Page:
Tried & Tested

ANA B777-300ER business class

29 May 2014 by Tom Otley


On March 30, ANA switched its daily Heathrow-Tokyo flight from Narita to Haneda airport. It uses a B777-300ER, on which there are several different seating configurations – ANA has 19 of the aircraft in total.


Having checked in and selected my seat online, I arrived at Heathrow T3 at 1730 for flight NH278, departing at 1935. (From June 18, ANA will be in T2.)

Check-in is at Zone B. There was no queue and I picked up a paper boarding card as a back-up for the one on my phone.


Until the terminal switch, ANA uses the No 1 Traveller lounge at T3 – in T2 it will use the Star Alliance one.

It was very busy when I was there, not helped by large swathes of seating being marked as reserved.


I went down to Gate 1 early. First class was called first, closely followed by business.


This was a four-class aircraft, with 112 economy seats in an unusual 2-4-3 layout; three premium economy rows; eight first class suites; and 68 business seats (1-2-1) across three cabins – a two-row section (five to six), a main cabin (seven-17) and a four-row cabin (18-21), where I was.

On European flights, business seats in each row are slightly staggered forward and backward of one another, allowing room to stretch out when your bed reclines beneath the side table of the seat in front. I’ve seen versions of this seat before, but in this configuration it seems very spacious.

The side table is large enough to stack books and magazines on. The main table extends from under the screen, folds outwards with two side leaves and can be pulled closer depending on whether you are working, eating or need yet more storage space. It was firm for working on.

There is a place under the seat for your shoes, and under the footrest for a bag. The overhead lockers above the window seats were large.

The in-flight entertainment (IFE) had a 17-inch touchscreen and a reasonable choice of movies and entertainment, although not exceptional. Wifi is available at various price plans.

Under the screen was a compartment with a USB port, an iPod connection and a universal power source. A three-pinned UK plug wouldn’t fit flush into the slot so I used a US converter.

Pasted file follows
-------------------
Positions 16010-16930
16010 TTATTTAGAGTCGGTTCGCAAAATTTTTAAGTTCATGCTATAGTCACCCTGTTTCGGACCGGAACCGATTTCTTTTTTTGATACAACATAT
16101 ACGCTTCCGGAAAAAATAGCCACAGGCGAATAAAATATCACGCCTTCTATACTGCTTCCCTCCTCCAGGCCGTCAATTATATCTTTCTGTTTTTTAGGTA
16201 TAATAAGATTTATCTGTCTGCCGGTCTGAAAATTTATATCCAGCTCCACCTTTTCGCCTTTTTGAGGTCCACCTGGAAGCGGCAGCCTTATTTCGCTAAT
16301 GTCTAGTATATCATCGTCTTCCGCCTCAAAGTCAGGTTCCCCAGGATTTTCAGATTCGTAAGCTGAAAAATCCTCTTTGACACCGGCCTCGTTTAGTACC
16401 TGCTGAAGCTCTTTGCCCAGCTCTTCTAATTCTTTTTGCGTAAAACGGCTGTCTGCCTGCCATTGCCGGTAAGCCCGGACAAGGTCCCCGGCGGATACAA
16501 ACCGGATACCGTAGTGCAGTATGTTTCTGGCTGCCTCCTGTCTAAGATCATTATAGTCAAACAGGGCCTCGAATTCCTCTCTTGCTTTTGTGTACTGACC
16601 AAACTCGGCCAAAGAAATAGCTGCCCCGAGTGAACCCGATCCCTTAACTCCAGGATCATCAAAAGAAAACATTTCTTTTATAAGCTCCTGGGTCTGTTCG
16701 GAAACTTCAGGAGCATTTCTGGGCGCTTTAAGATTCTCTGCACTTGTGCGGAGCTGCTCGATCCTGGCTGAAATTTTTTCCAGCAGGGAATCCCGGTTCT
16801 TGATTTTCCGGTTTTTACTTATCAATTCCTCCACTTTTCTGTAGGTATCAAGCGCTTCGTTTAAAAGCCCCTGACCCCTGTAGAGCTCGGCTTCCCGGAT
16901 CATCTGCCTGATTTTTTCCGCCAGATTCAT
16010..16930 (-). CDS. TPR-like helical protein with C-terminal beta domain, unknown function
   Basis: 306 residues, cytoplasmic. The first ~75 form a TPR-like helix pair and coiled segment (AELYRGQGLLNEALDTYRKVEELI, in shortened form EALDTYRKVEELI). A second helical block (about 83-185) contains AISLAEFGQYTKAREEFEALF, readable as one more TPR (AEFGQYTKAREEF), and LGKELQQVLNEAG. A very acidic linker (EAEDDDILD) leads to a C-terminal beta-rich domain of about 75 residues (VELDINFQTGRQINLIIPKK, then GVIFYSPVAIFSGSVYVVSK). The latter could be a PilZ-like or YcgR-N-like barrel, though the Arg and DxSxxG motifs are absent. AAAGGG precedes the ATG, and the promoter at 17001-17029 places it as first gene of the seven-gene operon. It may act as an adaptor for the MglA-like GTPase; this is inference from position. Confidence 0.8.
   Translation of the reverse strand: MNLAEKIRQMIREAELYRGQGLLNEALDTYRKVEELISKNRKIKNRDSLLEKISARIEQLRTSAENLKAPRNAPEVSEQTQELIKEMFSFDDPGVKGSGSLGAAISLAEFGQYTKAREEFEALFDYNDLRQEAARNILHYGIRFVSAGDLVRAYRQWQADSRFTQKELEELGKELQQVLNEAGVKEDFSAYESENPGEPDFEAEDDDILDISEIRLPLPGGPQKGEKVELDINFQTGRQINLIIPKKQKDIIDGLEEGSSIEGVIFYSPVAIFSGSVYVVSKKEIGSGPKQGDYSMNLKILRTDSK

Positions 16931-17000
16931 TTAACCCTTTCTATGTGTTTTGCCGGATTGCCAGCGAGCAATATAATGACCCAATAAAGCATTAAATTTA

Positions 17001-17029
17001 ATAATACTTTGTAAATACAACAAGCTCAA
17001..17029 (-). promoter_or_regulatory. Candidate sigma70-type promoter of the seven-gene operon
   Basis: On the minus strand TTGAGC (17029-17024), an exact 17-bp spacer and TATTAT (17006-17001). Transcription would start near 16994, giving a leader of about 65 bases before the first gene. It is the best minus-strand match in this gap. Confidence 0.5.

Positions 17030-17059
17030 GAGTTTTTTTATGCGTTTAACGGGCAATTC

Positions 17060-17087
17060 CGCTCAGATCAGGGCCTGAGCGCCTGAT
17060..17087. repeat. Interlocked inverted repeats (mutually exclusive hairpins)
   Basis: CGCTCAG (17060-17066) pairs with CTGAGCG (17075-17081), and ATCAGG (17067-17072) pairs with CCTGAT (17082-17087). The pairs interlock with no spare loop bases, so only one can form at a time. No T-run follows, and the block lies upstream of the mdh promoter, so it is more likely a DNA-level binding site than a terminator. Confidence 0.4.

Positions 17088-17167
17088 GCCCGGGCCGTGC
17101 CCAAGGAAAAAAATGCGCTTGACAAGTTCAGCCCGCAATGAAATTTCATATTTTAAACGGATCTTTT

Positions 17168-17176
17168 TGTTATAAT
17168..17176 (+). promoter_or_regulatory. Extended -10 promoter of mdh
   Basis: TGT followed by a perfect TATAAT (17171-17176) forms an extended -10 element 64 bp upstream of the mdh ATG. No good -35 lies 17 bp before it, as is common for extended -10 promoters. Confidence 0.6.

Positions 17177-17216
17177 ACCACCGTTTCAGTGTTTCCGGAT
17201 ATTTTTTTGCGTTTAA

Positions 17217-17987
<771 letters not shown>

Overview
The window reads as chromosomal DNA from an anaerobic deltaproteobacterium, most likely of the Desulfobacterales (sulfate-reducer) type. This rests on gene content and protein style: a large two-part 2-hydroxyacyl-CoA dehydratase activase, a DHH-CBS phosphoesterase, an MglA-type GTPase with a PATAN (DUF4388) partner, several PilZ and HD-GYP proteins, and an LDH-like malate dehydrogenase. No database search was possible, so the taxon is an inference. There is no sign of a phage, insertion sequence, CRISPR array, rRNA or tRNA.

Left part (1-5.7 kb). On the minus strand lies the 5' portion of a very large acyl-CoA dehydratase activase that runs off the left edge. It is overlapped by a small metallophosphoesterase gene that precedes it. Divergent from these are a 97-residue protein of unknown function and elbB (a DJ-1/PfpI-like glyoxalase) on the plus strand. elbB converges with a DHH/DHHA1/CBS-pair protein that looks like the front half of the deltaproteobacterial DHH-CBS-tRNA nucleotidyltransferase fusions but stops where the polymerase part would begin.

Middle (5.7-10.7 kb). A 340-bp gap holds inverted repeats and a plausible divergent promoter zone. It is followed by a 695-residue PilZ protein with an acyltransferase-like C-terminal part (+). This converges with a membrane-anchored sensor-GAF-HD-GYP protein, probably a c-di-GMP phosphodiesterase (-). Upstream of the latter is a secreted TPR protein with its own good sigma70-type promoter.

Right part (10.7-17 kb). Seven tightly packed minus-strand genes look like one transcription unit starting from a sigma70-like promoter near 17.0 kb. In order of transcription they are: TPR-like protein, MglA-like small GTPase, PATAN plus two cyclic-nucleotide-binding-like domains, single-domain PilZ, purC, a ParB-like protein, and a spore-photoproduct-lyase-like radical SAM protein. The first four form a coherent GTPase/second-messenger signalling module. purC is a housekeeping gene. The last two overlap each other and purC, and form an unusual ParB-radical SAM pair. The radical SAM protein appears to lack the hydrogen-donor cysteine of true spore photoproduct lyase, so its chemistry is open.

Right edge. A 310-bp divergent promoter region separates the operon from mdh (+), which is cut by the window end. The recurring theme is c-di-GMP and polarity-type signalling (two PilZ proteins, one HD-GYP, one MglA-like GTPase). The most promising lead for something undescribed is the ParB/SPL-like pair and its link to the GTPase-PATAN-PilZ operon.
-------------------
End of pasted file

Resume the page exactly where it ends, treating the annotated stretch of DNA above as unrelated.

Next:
My first pair of headphones had a strange echo in one ear so were replaced by the helpful attendant. Service in my cabin was swift and friendly.


Some seats are further from the aisle than others – I would choose one of these, since you still have direct aisle access but are further from any potential disturbance (so, 18A and 20A, 19E and 21E, 18F and 20F, and 19K and 21K).

As this cabin is over the wing, you won’t get any views from window seats.


We took off on time, with drinks offered and our orders taken, with the meal coming out about 30 minutes later.

There were two menus: Japanese and international. I went for the Japanese, which comprised an amuse bouche – smoked salmon, marinated vegetable, pancetta and zucchini boat; zensai – salmon sushi, simmered duck, marinated daikon radish; sunomono – marinated octopus and mozuku seaweed; kobachi – poached beef and vegetables; shusai – deep-fried seabass with broth; steamed rice, miso soup, pickles, dessert and cheese.

The food was delicious and the attention to detail impressive, as was the speed with which it was served.

I then got ready to sleep. The underblanket at first would seem unsuitable for lying on, having small ridges inside it, but it was actually extremely comfortable. The quilt was a nice design, with a pouch for your feet.

When fully reclined, the seat had lots of room. One arm could be released and folded upwards to create more room for your shoulders.

I got five hours’ good sleep, then a meal was served about two-and-a-half hours before landing.


We arrived on time and immigration was swift.


Very, very good. The attention to detail in the service and the products on board – from the bed cover to the huge variety of food – sets ANA apart from much of the business class competition.

The bed is comfortable for sleeping, although if you wanted, you could have spent the whole 11 hours eating and drinking.


  • FLIGHT TIME 11hrs 40mins
  • PLANE TYPE B777-300ER
  • SEAT WIDTH 19.4in/49.3cm
  • SEAT LENGTH 74.5in/189.2cm
  • SEAT RECLINE 180 degrees
  • PRICE Internet rates for a return business class flight between London and Tokyo in July ranged between £3,491 and £3,557 depending on flexibility

Tom Otley

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